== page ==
It’s no fun being a sober realist. The fact that Hamas and Israel, the latter due to substantial US pressure, have agreed to a hostage swap (limited to 50 Hamas hostages for 150 Israel hostages, all under 19) and 300 aid trucks a day over a 4 day pause means very little in the trajectory of Israel’s campaign to exterminate Palestinians in Gaza. It’s big significance is as a talking point for each side: for Biden and Israel, to make a low-cost concession and blunt global condemnation; for Hamas, to show willingness to negotiate and get disproportionate hostage exchanges. Below are the terms of the deal as Hamas understands them:
Hamas statement on truce:
"After difficult and complicated negotiations over many days, we announce, with the help and success granted by Allah Almighty, the reaching of the agreement of a humanitarian truce (a temporary ceasefire) for a duration of four days with diligent and… pic.twitter.com/zp4QEWDNLq
— COMBATE |🇵🇷 (@upholdreality) November 22, 2023
300 trucks a day is only a small dent compared to the needs of the inhabitants of Gaza.
It is also noteworthy that Gaza coverage on Twitter (and many other venues) dropped dramatically after the lack of fuel in Gaza resulted in loss of power and with it, Internet and cell phone service. The flow of images of the horrors in the combat zone fueled international outrage and made it difficult for Israel to defend its position in front of the wider world, not that that mattered much to its ground campaign. The US is too tethered to Israel at the hip to do much more that achieve change in conduct at the margin. Its theoretical great leverage translates into paltry practical influence due to the how Israel has built itself into a kingmaker within the Beltway and has also succeeded in branding criticism of Zionism as anti-semitism.
As former ambassador Alistair Crooke pointed out in his latest interview on Judge Napolitano, Israel’s destruction of hospitals in Gaza alone makes the enclave uninhabitable. You can’t run a medical system for a large population on a long-term basis out of field hospitals. Israel was on the verge of achieving that in North Gaza.
Israel spent last night bombing the only remaining hospital in north Gaza and bombing homes all over south Gaza. https://t.co/hllVMLrbmh
— Mohammad Alsaafin (@malsaafin) November 20, 2023
There is little reason to think Israel will stop destroying hospitals. Of course, flattening housing and wrecking infrastructure also advances the end of making Gaza uninhabitable….until it is rebuilt to suit the needs of Israel.
Now admittedly, the entry of aid truck and presumably aid workers will allow for a round of new images of the state of human and habitat destruction in Gaza, so there will likely be another outrage boomlet. But unless Gaza gets enough fuel to restore electricity and the Internet on a sustained basis, Gaza will go dark again, and with it, the opportunity to document Israel’s crimes and use them to maintain and increase international pressure.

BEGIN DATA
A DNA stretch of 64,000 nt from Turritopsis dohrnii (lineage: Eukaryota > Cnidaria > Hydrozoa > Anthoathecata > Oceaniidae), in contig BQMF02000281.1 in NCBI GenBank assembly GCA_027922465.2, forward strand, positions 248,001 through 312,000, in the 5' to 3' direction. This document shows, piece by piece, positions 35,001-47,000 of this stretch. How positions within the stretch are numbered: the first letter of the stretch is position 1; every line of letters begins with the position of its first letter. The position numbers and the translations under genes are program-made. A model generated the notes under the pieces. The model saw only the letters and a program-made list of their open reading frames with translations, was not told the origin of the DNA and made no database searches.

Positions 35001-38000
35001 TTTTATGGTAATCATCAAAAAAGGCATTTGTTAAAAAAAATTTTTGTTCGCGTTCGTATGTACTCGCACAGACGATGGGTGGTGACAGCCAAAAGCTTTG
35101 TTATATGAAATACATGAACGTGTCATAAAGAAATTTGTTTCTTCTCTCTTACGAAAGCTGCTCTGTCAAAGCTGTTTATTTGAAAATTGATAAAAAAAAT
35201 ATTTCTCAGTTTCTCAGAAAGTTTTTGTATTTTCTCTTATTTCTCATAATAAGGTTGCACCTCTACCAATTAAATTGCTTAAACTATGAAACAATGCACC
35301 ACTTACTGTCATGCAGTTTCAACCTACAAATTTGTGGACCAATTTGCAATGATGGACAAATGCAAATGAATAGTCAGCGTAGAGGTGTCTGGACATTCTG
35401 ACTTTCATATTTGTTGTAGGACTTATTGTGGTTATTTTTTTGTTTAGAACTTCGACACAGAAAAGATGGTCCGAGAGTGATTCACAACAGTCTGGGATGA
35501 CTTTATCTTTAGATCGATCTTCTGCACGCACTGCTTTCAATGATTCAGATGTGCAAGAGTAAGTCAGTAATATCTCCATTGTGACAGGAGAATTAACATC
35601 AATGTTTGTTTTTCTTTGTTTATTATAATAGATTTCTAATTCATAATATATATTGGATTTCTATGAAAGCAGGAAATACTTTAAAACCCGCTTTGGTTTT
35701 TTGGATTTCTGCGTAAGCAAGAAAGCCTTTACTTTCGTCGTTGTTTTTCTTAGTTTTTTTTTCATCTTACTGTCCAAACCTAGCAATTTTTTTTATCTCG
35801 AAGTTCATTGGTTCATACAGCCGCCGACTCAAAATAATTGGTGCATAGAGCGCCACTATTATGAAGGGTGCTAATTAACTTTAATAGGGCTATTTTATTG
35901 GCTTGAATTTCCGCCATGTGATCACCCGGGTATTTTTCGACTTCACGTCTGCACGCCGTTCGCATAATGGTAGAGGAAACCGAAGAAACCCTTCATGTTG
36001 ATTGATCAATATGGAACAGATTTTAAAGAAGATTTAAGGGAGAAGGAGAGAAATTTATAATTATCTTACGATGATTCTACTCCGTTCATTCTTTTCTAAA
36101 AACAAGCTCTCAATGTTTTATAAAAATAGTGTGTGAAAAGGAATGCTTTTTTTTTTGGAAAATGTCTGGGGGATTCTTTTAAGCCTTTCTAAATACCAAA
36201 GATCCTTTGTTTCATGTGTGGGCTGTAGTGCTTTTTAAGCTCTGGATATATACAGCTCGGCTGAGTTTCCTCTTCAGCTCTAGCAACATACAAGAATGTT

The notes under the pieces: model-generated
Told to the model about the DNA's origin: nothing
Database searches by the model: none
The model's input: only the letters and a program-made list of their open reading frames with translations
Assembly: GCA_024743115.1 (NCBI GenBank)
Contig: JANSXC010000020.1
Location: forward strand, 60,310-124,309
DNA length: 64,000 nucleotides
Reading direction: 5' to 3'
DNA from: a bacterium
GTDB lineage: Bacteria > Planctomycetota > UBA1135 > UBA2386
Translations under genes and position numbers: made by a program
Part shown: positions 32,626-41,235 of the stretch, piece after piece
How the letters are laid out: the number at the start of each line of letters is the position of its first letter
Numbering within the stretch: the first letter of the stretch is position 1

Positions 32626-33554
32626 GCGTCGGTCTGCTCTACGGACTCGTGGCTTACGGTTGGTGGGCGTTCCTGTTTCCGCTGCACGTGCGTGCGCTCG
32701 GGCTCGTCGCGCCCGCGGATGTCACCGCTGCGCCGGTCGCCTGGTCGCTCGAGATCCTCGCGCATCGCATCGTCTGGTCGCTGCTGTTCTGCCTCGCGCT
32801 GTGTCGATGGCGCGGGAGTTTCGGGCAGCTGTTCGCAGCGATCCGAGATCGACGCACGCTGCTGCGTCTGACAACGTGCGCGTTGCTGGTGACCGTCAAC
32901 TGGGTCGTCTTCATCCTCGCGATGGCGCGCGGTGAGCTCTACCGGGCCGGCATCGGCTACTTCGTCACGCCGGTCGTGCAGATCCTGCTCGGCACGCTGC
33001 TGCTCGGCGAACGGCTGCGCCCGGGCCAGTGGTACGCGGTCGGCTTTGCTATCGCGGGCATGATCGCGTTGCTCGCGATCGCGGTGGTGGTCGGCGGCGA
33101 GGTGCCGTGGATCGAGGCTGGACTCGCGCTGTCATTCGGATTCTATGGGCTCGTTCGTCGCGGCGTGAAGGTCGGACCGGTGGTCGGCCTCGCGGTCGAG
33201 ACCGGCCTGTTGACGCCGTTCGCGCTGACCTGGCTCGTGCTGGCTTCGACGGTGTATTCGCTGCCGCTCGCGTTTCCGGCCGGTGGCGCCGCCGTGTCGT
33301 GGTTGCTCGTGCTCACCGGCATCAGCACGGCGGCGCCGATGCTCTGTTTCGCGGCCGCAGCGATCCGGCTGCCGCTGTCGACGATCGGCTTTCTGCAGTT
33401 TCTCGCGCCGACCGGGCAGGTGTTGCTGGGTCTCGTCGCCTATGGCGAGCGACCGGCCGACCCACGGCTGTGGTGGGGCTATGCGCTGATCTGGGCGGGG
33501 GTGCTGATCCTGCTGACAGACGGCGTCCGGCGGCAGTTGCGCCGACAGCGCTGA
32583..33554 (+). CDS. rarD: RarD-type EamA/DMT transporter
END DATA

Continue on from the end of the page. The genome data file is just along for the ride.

Israel will just kidnap 150 people and hand them over to Hamas for 50.
This whole hostage taking thing is a meme.
Israel has escalation dominance, without external help Palestine is finished. https://t.co/9nB9VH8xsx
— Korobochka (コロボ) 🇦🇺✝️🇷🇺 (@cirnosad) November 22, 2023
The reality is the only parties that can stop the carnage are Arab/Muslim states, by attacking Israel with enough intensity to force Israel to pull substantially out of Gaza to defend other fronts. They have chosen not to and are instead engaging in a campaign of harassment (which by some accounts is escalating; it’s hard to know given disparate actions by different players). They may win the long game by weakening Israel, particularly economically. The Cradle had a must-read account of the impact as of earlier this month. Things can’t have gotten better. Key sections:
Data cited from Israel’s Central Bureau of Statistics reveals a bleak reality – one in three businesses have either shuttered or are operating at 20 percent capacity since Operation Al-Aqsa Flood commenced on 7 October and punched a hole in Israeli national confidence.
More than half of businesses face revenue losses surpassing the 50 percent mark. The southern regions, closest to Gaza, bear the brunt, with two-thirds of businesses either closed or functioning “to a minimum.”
Adding to the crisis, Israel’s Labour ministry reports that 764,000 citizens, close to a fifth of Israel’s workforce, are jobless due to evacuations, school closures mandating childcare responsibilities, or reserve duty call-ups.
On Monday, Bloomberg put numbers to the economic impact of Tel Aviv’s military belligerence: The Gaza war has cost the Israeli economy almost $8 billion to date, with a further $260 million in losses incurred with every day that passes.
There’s a lot more detail, such as on damage to the tech and tourism sectors, and the impact of new reluctance to use Palestinian workers. Another story described how the agriculture sector is in crisis due to the loss of foreign field hands (particularly Thais) and the lack of enough Israelis who are willing and able to step in.
Now one can argue that Israel is small enough that the US (unlike with Ukraine) could support its government budget on a long-term basis. But what kind of society would it be? One with a badly atrophied commercial sector, a bulked-up military, subsisting on foreign welfare?
But even if Israel’s opponents succeed in bleeding Israel into permanent weakness, that is of no help to the Palestinians, who still look set to be killed in catastrophic numbers. Perhaps enough international pressure could eventually be brought on the US to get us to finally pull Israel’s choke chain. But by then, it seems highly likely that Israel will have established facts on the ground in Gaza (deaths plus built environment destruction) for Israel to have decisively won in its aim of removing substantial numbers of Palestinians from Israel permanently.